Curasight’s recently announced preclinical results showed uTREAT’s potential in inhibiting glioblastoma growth. Adding to this milestone, the company has now also announced encouraging phase II results for uTRACE, demonstrating its prognostic value for survival outcomes in primary glioblastoma patients. BioStock contacted CEO Ulrich Krasilnikoff to learn more about what this means for the company.
Copenhagen-based Curasight has built its platform around targeting the urokinase-type plasminogen activator receptor (uPAR), a recognised marker for cancer aggressiveness. The company has developed two cornerstone technologies: uTRACE and uTREAT.
uTRACE, a non-invasive diagnostic tool, utilises uPAR-PET/MR imaging to localise cancer cells and evaluate their aggressiveness, providing vital information about the tumour’s characteristics and prognosis. On the therapeutic side, uTREAT is a radionuclide therapy equipped with a beta-emitting radionuclide that enables precise, short-range radiation treatment.
Positive phase II results
Curasight has previously announced that recruitment for the investigator-initiated phase II study with uTRACE for the diagnosis of brain cancer had been completed. Now the results are in.
The investigators found uTRACE to be highly prognostic regarding both progression-free survival and overall survival of patients suffering from primary glioblastomas. These are among the most common and aggressive types of primary brain cancers. With over 65,000 patients diagnosed annually with primary brain tumours and more than 30,000 diagnosed with glioblastoma in the US and EU, the demand for innovative solutions is significant.
Among the study’s 24 glioma patients, 16 were WHO grade 4 (glioblastomas), six were WHO grade 3, and two were WHO grade 2. 94 per cent of glioblastomas were uPAR-PET positive, underlining the validity of this target for improved diagnosis and treatment.
Support for theranostic strategy
According to Curasight, the trial’s findings also lend support to the strategic intent to combine uTRACE and uTREAT in the management of glioblastomas. These uTRACE-results follow positive preclinical data on the use of uTREAT in the indication.
The preclinical studies demonstrated that uTREAT effectively inhibited tumour growth, leading to longer survival compared to untreated subjects when administered to a model of human aggressive brain cancer. Learn more here.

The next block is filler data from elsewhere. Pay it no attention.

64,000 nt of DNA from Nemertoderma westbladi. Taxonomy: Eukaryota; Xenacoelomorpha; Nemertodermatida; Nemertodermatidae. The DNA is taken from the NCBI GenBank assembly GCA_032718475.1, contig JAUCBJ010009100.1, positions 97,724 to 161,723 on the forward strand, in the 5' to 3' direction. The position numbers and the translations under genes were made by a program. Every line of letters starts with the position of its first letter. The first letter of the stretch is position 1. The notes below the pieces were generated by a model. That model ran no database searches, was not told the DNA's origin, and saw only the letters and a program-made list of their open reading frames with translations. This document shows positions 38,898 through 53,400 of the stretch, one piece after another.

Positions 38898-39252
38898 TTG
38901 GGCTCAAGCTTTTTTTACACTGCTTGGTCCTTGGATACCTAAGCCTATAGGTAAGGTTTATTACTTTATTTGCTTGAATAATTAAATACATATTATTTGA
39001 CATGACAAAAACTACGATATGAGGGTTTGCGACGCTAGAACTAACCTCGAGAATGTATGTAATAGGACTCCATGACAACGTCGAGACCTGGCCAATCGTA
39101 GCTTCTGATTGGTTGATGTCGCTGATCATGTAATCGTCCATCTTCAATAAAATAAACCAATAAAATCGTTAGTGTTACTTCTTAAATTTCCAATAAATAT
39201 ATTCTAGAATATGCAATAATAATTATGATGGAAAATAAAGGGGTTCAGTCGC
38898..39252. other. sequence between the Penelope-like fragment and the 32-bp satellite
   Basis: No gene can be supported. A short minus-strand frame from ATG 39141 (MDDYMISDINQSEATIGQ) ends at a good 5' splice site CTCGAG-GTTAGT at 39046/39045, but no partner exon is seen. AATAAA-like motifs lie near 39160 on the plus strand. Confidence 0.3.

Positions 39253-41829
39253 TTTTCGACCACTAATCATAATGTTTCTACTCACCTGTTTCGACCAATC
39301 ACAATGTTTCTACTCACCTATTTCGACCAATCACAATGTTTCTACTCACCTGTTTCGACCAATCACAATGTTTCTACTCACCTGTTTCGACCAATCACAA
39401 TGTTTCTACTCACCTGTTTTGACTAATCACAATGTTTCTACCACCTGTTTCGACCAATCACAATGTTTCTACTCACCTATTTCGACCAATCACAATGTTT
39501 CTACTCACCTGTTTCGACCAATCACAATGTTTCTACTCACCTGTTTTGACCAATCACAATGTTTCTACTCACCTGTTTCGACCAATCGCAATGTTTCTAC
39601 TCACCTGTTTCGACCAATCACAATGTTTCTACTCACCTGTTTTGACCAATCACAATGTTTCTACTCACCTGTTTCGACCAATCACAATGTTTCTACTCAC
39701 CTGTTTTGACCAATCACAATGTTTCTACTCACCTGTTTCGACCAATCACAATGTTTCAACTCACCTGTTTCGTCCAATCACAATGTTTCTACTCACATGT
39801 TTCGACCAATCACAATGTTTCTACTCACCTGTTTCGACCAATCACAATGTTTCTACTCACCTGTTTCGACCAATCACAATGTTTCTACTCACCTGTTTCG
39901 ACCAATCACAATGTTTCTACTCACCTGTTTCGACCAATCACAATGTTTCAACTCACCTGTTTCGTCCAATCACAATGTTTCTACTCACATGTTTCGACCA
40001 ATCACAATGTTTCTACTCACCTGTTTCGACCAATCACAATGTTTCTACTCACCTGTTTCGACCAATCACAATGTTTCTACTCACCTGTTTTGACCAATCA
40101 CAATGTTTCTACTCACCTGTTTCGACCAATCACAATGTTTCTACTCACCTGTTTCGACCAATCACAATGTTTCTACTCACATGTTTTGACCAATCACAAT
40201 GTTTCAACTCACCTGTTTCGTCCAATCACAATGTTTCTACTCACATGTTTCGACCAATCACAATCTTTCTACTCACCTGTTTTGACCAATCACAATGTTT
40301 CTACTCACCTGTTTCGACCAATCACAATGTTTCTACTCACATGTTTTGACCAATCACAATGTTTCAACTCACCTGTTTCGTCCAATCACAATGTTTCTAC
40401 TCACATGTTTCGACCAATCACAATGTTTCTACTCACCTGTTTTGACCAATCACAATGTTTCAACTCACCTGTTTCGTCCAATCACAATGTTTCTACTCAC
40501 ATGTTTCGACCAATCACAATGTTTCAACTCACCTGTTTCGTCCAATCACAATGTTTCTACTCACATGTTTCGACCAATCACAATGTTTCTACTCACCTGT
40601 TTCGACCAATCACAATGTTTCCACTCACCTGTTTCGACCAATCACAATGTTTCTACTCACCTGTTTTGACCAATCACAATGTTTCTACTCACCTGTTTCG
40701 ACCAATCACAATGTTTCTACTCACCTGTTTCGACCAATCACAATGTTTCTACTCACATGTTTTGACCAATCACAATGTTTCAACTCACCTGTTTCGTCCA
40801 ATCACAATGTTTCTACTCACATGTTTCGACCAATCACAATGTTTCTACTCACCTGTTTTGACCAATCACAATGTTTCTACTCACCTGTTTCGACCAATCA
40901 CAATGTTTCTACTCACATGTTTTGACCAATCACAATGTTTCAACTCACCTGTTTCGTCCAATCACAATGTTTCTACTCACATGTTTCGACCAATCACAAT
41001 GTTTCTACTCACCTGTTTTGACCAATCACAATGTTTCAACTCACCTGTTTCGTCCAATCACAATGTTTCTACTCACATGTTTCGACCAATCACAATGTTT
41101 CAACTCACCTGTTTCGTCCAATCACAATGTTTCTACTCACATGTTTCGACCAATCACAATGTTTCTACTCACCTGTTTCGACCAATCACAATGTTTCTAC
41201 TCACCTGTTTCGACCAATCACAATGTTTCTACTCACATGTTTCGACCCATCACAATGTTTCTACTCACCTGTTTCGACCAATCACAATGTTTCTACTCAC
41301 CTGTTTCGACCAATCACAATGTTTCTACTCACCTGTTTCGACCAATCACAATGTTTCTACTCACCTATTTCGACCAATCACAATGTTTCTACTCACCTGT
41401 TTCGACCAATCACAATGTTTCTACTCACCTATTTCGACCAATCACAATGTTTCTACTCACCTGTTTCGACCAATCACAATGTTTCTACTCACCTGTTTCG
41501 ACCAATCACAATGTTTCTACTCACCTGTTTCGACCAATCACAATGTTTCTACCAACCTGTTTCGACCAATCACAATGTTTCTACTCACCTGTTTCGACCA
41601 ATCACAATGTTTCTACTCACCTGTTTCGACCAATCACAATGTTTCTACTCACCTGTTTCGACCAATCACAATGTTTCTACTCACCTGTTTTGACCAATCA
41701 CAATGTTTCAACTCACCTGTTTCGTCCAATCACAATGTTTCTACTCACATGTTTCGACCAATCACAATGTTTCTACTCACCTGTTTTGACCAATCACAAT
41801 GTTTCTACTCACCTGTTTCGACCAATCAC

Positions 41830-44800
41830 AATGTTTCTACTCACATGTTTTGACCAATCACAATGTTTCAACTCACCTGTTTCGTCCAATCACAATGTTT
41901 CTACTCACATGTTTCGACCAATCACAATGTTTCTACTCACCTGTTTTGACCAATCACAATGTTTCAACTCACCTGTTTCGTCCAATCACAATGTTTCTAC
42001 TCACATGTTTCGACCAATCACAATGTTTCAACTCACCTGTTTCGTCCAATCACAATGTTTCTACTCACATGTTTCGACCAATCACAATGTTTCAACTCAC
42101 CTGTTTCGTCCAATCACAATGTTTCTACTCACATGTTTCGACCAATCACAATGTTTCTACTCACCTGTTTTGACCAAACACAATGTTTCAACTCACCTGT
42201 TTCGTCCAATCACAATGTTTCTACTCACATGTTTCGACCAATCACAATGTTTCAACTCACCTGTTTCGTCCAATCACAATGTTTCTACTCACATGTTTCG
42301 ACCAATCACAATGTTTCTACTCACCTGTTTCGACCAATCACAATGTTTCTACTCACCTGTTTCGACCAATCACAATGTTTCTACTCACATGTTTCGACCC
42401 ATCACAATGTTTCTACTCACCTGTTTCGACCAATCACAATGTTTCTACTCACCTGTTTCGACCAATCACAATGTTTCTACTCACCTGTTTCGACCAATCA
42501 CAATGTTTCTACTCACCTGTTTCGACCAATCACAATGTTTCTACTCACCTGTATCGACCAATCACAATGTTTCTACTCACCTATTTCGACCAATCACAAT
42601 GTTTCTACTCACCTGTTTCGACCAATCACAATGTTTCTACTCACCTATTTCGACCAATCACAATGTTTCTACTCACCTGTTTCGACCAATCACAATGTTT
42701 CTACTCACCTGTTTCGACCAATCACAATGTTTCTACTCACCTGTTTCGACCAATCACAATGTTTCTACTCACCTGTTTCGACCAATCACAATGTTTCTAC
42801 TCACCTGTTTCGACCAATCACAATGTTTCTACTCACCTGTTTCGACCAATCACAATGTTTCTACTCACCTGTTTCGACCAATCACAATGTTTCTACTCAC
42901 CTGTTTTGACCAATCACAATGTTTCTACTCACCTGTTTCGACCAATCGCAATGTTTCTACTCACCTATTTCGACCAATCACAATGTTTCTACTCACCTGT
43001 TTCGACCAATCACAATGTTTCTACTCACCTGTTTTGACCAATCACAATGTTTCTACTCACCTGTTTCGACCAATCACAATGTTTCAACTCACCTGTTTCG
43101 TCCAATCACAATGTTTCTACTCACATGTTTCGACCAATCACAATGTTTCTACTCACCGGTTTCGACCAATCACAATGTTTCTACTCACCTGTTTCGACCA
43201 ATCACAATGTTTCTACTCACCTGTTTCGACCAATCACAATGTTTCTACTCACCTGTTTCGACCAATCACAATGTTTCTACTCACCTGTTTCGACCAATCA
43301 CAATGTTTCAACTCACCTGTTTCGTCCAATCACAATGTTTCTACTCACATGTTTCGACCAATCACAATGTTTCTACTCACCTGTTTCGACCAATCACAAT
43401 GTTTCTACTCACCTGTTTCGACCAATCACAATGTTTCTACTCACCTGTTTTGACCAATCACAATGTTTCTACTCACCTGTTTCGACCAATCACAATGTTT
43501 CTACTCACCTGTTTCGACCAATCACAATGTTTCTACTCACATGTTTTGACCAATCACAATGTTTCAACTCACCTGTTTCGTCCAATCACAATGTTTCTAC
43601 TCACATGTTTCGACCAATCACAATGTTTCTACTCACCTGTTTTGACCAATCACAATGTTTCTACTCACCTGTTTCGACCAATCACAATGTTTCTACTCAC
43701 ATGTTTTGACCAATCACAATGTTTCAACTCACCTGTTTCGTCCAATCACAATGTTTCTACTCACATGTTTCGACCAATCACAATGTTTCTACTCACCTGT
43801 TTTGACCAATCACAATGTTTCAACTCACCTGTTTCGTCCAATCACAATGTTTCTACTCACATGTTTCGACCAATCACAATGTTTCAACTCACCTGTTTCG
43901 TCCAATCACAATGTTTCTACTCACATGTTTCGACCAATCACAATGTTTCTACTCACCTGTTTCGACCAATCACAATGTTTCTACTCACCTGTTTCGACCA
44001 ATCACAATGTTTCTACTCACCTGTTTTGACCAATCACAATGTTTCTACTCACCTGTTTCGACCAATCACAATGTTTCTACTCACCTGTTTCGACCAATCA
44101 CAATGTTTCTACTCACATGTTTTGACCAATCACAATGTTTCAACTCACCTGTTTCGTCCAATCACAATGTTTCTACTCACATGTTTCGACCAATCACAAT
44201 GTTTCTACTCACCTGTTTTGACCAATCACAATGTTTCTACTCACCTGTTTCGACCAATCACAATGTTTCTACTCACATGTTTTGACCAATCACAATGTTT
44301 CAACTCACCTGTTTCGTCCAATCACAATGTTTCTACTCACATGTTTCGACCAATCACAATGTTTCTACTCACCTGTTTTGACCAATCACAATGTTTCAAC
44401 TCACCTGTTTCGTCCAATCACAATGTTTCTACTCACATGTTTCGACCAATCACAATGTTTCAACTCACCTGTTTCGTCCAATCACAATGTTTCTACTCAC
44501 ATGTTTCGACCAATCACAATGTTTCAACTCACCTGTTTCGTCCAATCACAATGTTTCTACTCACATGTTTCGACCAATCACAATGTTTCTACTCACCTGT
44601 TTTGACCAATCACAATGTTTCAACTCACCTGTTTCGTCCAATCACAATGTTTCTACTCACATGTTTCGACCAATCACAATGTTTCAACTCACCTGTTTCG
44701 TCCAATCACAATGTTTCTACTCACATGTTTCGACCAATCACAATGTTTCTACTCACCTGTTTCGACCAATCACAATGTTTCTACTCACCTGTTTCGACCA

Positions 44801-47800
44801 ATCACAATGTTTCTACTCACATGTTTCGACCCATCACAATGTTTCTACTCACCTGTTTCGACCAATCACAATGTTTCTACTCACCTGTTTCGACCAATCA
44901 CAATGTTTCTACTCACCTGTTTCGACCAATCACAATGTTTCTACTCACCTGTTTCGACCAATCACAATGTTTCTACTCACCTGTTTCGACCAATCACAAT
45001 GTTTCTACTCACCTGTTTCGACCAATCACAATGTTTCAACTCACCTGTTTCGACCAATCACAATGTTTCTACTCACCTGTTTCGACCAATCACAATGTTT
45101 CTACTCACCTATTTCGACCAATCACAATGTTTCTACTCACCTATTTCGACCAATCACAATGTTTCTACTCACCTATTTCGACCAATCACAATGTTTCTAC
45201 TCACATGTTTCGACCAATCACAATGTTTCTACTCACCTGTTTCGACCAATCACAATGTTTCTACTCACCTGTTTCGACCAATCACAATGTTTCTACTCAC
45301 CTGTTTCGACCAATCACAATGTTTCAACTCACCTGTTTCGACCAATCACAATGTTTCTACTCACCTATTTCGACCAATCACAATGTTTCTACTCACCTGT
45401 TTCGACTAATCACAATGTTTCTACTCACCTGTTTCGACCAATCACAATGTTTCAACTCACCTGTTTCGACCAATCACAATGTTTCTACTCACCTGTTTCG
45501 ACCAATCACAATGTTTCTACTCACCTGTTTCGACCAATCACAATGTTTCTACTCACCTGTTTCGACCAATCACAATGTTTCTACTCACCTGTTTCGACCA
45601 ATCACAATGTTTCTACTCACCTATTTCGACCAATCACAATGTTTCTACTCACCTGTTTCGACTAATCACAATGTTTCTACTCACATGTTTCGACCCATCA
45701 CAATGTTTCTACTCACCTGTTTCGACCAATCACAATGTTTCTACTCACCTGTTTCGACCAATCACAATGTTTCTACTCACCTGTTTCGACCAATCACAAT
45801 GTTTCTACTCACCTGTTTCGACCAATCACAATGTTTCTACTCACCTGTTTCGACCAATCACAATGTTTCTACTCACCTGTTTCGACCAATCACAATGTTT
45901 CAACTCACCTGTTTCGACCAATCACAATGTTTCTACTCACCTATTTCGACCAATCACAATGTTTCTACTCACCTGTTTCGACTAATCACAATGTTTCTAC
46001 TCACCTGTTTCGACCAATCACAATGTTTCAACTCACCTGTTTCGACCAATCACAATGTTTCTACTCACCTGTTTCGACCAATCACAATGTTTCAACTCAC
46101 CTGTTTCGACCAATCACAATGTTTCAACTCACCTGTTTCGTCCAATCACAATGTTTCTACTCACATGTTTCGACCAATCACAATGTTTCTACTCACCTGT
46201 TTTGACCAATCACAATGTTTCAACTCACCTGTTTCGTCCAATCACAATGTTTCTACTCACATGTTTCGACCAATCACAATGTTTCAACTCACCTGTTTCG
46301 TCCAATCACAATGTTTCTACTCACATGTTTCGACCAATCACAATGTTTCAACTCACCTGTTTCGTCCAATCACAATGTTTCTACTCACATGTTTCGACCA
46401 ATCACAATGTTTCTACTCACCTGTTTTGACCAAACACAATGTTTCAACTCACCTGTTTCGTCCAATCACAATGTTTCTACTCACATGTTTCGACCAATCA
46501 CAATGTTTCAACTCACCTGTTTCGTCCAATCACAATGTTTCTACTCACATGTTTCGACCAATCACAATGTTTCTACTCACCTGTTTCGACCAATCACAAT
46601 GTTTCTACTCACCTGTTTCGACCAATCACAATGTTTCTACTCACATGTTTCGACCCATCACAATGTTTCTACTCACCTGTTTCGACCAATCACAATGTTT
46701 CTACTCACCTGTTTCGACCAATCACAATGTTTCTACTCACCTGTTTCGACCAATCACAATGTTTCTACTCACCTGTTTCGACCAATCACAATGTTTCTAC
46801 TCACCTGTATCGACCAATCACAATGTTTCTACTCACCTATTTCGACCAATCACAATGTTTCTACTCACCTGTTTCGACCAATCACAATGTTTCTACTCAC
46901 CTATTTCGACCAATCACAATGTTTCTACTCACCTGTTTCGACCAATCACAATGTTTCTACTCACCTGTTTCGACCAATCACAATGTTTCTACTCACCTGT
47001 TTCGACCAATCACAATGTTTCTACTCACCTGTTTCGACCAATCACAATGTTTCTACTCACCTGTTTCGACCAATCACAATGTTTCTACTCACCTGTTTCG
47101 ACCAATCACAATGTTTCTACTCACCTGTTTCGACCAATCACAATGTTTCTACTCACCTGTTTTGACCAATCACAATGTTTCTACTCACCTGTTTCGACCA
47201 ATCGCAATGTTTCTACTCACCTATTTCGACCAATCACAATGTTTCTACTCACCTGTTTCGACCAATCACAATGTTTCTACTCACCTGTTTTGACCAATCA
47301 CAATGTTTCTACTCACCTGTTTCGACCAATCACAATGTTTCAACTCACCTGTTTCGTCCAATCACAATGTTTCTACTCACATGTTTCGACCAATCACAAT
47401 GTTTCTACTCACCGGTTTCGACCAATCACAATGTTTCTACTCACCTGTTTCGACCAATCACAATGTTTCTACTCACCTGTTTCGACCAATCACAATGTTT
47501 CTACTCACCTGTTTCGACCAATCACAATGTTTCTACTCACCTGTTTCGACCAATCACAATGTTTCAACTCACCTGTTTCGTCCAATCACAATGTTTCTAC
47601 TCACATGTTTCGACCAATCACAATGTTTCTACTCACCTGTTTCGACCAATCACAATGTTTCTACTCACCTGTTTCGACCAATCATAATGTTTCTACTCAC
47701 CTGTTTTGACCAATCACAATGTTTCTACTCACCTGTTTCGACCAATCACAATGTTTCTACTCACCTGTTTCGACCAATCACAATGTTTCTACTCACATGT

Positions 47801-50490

Comments from the CEO
BioStock contacted Curasight CEO Urich Krasilnikoff to learn more about what these latest results means for the company.
First and foremost, what do these results mean for the company and how do you view them in the light of your preclinical results with uTREAT?
– The reported positive results in the brain cancer study using the uTRACE technology mean a lot to the company, as it is a difficult cancer indication to handle. In addition, to once again confirming that uTRACE is a powerful technology for cancer diagnostics, the study also shows how uTRACE can be used for tumour characterisation and risk stratification, which can be used for therapy planning and monitoring.
– The prognosis for patients with glioblastoma is currently poor, and today’s data, combined with our recently announced positive preclinical data of uTREAT therapy in brain cancer support our ambition to pursue a theranostics approach – using uTRACE and uTREAT to improve diagnosis and treatment of this type of aggressive brain cancer.
– In addition, it also supports the possibility of providing more targeted treatment to patients with aggressive tumors, since the binding moiety in uTRACE and uTREAT is the same. Accordingly, the clinical uTRACE results also de-risk the clinical path for uTREAT.
– Finally, the study strongly supports our strategy of pursuing the use of uTREAT as therapy in glioblastomas as almost all patients showed clear and substantial uptake of uTRACE that predicts that a similarly uptake of uTREAT will happen, as the target (the biomarker uPAR) and the binding moiety are the same in uTRACE and uTREAT respectively.
With the current business development activities going on, what interest have you seen in your technology in this indication?
– Although glioblastoma is classified as a rare disease with approx. 30,000 new cases per year in the US and the EU combined, there is great interest among big pharma in this indication, as there have been essentially no improvements in the treatment of this form of cancer in the last 15 – 20 years.
– It is therefore our ambition that we can contribute to a better treatment for this patient group and that this will probably happen via another big pharma partnership, where we combine both uTRACE and uTREAT in this indication. This may prove of big value for the company.
What will be the next step with uTRACE and uTREAT in glioblastoma?
– With the encouraging results in both uTRACE and uTREAT in brain cancer, we will look at how we can accelerate the clinical development in this indication and be able to communicate an updated strategy for brain cancer when we have the strategy in place.The content of BioStock’s news and analyses is independent but the work of BioStock is to a certain degree financed by life science companies. The above article concerns a company from which BioStock has received financing.